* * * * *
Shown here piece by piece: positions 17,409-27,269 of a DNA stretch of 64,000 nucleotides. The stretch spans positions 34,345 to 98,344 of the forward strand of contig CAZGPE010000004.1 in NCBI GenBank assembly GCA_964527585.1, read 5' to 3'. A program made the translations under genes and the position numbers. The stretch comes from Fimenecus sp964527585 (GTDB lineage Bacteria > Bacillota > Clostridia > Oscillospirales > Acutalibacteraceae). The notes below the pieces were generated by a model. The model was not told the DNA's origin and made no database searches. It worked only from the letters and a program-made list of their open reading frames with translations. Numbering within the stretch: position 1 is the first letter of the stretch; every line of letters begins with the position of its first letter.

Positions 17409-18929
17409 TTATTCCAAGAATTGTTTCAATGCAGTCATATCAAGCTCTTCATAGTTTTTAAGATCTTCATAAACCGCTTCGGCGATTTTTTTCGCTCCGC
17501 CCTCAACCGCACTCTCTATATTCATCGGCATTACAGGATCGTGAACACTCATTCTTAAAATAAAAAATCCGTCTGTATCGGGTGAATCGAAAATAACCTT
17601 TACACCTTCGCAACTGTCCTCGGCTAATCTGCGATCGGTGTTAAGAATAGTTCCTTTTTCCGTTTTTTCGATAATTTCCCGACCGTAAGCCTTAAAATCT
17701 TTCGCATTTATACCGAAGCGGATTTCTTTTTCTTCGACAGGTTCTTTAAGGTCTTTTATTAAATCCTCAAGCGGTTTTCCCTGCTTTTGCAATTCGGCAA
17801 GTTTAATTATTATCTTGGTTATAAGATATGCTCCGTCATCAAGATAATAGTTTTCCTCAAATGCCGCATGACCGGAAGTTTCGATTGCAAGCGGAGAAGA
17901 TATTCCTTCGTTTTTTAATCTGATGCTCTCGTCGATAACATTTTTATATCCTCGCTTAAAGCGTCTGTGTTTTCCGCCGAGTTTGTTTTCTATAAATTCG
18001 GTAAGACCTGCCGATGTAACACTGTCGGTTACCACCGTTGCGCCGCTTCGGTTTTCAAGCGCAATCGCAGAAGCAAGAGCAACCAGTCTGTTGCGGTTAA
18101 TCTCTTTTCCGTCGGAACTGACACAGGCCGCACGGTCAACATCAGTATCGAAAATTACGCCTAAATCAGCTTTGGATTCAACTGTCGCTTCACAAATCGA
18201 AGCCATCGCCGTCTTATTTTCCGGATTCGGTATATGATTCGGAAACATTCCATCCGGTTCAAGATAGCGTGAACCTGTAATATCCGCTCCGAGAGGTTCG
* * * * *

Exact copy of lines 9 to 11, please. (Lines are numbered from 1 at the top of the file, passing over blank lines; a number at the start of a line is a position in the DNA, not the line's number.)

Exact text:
18001 GTAAGACCTGCCGATGTAACACTGTCGGTTACCACCGTTGCGCCGCTTCGGTTTTCAAGCGCAATCGCAGAAGCAAGAGCAACCAGTCTGTTGCGGTTAA
18101 TCTCTTTTCCGTCGGAACTGACACAGGCCGCACGGTCAACATCAGTATCGAAAATTACGCCTAAATCAGCTTTGGATTCAACTGTCGCTTCACAAATCGA
18201 AGCCATCGCCGTCTTATTTTCCGGATTCGGTATATGATTCGGAAACATTCCATCCGGTTCAAGATAGCGTGAACCTGTAATATCCGCTCCGAGAGGTTCG